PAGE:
“The National curriculum for art and design aims to ensure that all pupils:
– Evaluate and analyse creative works using the language of art, craft and design
– Know about great artists, craft makers and designers, and understand the historical and cultural development of their art forms.

Pupils should be taught, “about great artists, architects and designers in history”.

Remarkable rocks and fantastic fossils

Museum & Art Gallery

Pupils work with museum specialists to explore and understand the three types of rock, working scientifically in examining appearance and physical properties, and discovering the differences in hardness and permeability of rocks. They will learn about the rock cycle and how fossils have been created. They will find and cast their own fossils. Fun and interactive!

No make and take

National curriculum Key stage 2: Science – Rocks and Evolution and inheritance

“Pupils should be taught to compare and group together different kinds of rocks on the basis of their appearance and simple physical properties (and) describe how fossils are formed when things that have lived are trapped within rock.

“Pupils should be taught to recognise that living things have changed over time and that fossils provide information about living things that inhabited the Earth millions of years ago”.

Classification – that’s the name of the game!

Museum & Art Gallery

One of the great ongoing scientific challenges is the classification – and understanding – of living things. Two biologists and a zoologist have developed this session to help pupils apply some of the methods used to group and categorise animals, and look for the evidence of animal lifestyles and life cycles. Food chains, predators and prey – and all that!

Make and take

Each pupil will have the opportunity to create their own individual dragonfly.

National curriculum Key stage 2: Science – Living things and their habitats, and Evolution and inheritance

“Pupils should be taught to describe how living things are classified into broad groups according to common observable characteristics and based upon similarities and differences (and) give reasons for classifying plants and animals based on specific characteristics.

“Pupils might work scientifically by using classification systems and keys…to research unfamiliar animals and plants from a broad range of…habitats and decide where they belong in the classification system.”

Georgian journey – BRAND NEW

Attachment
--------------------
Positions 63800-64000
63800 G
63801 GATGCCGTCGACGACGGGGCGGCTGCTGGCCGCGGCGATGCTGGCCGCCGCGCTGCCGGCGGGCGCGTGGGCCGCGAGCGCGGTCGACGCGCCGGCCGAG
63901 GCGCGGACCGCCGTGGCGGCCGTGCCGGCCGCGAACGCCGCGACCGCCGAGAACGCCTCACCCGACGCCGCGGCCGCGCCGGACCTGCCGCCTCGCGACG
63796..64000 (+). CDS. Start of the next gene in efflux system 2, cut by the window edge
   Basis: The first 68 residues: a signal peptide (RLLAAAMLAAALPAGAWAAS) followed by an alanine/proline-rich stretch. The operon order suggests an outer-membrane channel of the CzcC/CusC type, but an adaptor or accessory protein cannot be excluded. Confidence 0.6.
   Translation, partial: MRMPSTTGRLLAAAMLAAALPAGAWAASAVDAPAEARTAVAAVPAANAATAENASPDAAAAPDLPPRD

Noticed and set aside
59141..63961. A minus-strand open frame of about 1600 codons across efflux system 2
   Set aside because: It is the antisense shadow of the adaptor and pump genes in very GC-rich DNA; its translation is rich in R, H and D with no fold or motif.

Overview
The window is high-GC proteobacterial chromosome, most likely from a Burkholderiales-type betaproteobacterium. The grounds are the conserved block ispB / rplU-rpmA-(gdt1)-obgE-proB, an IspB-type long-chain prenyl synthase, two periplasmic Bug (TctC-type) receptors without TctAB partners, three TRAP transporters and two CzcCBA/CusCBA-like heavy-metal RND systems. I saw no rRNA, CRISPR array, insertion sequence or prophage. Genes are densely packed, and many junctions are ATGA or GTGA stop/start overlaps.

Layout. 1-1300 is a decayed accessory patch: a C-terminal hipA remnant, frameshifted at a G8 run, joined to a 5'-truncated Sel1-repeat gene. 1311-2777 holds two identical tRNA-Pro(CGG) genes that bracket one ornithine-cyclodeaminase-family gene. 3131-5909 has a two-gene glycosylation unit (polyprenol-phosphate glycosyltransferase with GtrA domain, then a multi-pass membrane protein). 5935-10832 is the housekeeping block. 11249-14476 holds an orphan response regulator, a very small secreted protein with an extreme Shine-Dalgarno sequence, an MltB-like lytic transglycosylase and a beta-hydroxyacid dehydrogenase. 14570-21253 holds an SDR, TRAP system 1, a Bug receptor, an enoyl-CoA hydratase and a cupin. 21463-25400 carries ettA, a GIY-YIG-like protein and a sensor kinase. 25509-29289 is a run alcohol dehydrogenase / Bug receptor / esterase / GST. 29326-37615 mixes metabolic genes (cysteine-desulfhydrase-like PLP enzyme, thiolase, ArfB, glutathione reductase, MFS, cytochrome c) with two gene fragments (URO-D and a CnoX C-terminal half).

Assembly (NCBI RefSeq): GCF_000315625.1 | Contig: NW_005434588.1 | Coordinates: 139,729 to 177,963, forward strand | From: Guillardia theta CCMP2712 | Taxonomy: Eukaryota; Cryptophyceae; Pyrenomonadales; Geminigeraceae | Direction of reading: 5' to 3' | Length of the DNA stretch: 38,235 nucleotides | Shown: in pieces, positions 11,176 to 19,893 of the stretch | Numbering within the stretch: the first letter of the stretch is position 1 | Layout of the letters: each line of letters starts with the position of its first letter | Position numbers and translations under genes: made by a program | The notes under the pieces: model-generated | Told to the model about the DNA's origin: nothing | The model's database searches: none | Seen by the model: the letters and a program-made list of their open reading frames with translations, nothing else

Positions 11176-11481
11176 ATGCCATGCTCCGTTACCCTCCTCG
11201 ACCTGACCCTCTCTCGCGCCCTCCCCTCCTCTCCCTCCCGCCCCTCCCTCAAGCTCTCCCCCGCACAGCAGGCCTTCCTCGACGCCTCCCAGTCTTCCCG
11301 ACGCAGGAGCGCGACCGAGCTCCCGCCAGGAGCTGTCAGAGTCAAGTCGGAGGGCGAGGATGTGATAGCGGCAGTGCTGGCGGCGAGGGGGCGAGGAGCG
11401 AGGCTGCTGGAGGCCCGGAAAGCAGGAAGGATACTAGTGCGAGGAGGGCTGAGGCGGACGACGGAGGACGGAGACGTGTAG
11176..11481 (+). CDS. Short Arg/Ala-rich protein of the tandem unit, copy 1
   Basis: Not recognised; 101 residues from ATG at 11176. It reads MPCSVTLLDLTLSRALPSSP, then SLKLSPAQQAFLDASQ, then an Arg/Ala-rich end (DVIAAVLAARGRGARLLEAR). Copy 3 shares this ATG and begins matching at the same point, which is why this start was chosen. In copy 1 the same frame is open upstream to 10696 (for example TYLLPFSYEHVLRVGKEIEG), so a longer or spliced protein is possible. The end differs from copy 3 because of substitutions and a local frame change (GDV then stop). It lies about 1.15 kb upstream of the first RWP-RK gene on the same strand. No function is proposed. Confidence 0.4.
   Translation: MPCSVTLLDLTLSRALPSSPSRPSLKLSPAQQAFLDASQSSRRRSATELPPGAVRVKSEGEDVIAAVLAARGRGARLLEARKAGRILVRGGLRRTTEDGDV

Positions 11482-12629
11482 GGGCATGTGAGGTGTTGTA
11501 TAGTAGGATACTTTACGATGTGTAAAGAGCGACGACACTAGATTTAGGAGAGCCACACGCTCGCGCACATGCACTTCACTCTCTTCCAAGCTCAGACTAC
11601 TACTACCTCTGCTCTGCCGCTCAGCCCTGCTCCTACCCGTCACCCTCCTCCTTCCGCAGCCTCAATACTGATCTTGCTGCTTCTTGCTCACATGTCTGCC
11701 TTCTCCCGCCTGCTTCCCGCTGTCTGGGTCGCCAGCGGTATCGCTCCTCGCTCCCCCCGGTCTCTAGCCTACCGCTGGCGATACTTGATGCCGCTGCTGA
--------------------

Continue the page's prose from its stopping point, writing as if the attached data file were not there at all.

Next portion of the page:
Pickford’s House

Pupils will be greeted by Mrs Pickford’s servant…and may be introduced to the lady herself! As well as learning about how Mrs Pickford runs the house (and her own rather secret business), they will find out about the everyday lifestyle of Georgian society. They will also learn about Mr Pickford, the esteemed architect of many neoclassical buildings in the Midlands. All with lots of ‘upstairs, downstairs’ exploration.

Optional Make and Take

Your pupils will have the opportunity to make a Georgian lady’s fan (after having learned the ‘language of the fan’).

From the National curriculum Key stage 2: History

“Pupils should continue to develop a chronologically secure knowledge and understanding of British, local and world history, establishing clear narratives within and across the periods they study*. They should note connections, contrasts and trends over time and develop the appropriate use of historical terms.
(*Having previously been taught, “the lives of significant individuals in the past who have contributed to national and international achievements. Some should be used to compare aspects of life in different periods (for example Queen Victoria)” – Key stage 1).

Making paint – the science of art – BRAND NEW

Museum & Art Gallery

Pupils investigate paintings in the galleries (including those of Joseph Wright), with especial attention given to the materials from which they are made. They start to think about paintings as constructed objects, and consider the combinations of the different materials. They then focus upon the different types of paint, thinking more broadly about how and why paint is used in everyday life. Then it’s time to make paint, working scientifically to experiment with pigment, mediums and other ingredients.

No Make and Take

National curriculum Key stage 2: Art and design and Design and technology and Science

“Pupils should be taught to develop their techniques, including their control and their use of materials, with creativity, experimentation and an increasing awareness of different kinds of art, craft and design…(and)… about great artists, architects and designers in history.

“Pupils should be taught to: investigate and analyse a range of existing products….(and)…understand how key events and individuals in design and technology have helped shape the world.                                                   “Pupils should be taught to know that some materials will dissolve in liquid to form a solution…(and)…give reasons, based on evidence from comparative and fair tests, for the particular uses of everyday materials, including metals, wood and plastic.”